Muong Chien commune in Son La province. (Photo: Vu Tuan/ Son La newspaper)
Recognizing that the mountainous terrain and weather of his new home were suitable for farming and raising cattle, in 2007, Dieu Chinh Hung obtained a bank loan of more than 2,000 USD to develop his business.
“After resettling here, I decided to raise cows and grow mangos on the hilly land. Each year, the cows produce enough calves to give me a stable income,” he said.
Cows and buffalos are important assets for people in mountainous areas, but in He hamlet cattle left to graze in the open are vulnerable to diseases. Hung’s cows are kept in cowsheds which are cleaned regularly and are vaccinated against diseases.
“The cattle are vaccinated every two or three months. I also plant 2,000 square meters of land with grass to feed them. I always have cattle food in reserve,” said Hung.
Hung earns an additional 6,500 USD per year from rice, maize, and fishing and is willing to share his experience with his neighbors.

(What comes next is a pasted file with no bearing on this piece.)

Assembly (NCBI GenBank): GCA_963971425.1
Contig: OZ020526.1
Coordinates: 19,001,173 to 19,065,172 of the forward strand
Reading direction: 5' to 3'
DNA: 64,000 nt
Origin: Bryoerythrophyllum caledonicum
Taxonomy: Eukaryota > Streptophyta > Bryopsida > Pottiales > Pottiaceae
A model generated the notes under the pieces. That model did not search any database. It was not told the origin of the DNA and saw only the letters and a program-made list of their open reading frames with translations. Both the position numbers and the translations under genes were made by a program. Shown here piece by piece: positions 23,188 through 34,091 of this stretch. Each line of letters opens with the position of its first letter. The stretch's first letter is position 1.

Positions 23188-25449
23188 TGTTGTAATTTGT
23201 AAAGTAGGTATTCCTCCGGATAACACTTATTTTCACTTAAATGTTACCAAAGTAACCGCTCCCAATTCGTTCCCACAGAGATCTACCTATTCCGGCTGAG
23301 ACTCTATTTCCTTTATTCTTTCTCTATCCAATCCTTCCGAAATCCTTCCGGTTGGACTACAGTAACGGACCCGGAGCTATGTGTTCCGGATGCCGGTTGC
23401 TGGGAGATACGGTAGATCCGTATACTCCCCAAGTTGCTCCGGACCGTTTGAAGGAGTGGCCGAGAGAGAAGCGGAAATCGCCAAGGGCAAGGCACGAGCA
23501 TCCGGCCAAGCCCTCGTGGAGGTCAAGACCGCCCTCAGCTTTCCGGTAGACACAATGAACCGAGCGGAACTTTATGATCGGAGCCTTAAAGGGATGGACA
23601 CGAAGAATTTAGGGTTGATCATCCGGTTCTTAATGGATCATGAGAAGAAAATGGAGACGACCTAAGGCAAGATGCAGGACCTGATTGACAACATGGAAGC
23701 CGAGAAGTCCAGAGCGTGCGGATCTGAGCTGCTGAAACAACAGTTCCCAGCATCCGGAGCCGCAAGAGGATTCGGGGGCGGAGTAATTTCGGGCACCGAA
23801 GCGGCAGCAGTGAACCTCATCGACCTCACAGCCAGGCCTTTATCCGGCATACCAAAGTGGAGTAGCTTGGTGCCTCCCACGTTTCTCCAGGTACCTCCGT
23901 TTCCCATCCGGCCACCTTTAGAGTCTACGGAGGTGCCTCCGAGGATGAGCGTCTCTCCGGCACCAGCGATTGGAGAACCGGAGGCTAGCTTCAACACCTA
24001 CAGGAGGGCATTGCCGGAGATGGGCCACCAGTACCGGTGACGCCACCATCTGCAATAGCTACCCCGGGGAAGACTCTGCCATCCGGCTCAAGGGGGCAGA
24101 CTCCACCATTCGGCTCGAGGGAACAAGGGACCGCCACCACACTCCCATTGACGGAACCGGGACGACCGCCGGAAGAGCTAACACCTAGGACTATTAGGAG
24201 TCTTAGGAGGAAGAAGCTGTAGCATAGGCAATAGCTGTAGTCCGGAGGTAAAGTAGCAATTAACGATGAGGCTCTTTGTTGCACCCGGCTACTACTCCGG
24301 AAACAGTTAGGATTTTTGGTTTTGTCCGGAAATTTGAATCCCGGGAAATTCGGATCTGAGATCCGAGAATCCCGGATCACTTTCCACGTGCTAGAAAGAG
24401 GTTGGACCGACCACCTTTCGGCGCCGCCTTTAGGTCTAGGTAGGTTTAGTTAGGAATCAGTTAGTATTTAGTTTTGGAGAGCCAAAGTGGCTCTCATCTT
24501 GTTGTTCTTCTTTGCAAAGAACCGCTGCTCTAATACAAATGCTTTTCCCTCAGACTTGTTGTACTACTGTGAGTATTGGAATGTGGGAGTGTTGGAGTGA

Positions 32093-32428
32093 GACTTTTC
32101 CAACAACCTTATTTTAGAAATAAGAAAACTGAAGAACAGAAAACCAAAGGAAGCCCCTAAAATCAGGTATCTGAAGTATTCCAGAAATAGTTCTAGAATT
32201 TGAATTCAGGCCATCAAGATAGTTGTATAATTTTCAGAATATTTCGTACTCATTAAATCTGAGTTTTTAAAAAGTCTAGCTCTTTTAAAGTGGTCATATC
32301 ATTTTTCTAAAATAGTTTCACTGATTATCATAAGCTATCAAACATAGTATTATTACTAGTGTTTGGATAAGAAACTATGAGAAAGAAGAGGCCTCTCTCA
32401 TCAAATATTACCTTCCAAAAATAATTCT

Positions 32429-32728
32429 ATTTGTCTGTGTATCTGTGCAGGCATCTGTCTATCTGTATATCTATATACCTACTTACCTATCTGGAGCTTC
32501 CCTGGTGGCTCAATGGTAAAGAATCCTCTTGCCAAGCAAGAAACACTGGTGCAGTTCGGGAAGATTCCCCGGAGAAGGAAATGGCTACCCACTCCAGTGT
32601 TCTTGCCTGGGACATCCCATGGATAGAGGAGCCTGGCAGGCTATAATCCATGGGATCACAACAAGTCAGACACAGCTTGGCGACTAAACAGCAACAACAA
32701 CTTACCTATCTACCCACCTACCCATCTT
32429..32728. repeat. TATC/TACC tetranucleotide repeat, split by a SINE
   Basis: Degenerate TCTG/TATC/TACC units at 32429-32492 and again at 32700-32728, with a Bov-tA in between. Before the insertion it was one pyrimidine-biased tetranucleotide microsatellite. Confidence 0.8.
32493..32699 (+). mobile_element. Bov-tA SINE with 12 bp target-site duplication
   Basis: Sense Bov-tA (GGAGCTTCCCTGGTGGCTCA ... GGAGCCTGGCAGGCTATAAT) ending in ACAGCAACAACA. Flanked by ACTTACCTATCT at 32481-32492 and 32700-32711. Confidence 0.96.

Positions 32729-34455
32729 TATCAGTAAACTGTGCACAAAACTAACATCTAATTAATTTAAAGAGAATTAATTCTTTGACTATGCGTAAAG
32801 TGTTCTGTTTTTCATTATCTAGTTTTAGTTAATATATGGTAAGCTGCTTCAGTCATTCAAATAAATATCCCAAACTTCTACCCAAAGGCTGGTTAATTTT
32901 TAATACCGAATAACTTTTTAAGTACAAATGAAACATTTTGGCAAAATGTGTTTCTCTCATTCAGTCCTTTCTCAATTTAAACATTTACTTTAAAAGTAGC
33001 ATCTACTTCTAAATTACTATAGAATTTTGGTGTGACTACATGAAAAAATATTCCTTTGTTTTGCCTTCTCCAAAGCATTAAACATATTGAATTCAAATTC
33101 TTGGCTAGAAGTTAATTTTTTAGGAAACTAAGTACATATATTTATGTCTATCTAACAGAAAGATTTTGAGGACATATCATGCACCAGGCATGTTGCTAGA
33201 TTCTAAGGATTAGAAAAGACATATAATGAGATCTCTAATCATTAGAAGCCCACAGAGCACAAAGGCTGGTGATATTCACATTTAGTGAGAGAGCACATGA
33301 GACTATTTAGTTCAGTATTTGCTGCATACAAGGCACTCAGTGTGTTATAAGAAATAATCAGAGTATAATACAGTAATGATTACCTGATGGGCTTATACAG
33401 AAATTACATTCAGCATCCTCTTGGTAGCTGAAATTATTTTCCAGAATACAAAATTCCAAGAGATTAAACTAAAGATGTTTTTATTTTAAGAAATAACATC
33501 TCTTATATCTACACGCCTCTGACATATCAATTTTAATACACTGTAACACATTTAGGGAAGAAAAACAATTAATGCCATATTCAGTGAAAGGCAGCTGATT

“In Mr. Hung’s production model, cattle are kept in clean breeding facilities. He has showed us various husbandry techniques - how to grow grass, store animal food, and keep the cattle disease-free,” Dieu Van Vinh of Bon hamlet said.
He hamlet has 78 households, including 350 white Thai ethnic people. Since their resettlement in 2006, the number of poor households is down to just 2. Dieu Chinh Hung has been a big part of helping people escape poverty, according Tran Quoc Hung, Chairman of Muong Chien commune in Son La province.
“By replicating Hung’s farming model people in our commune have boosted their incomes and stabilized their lives,” he said.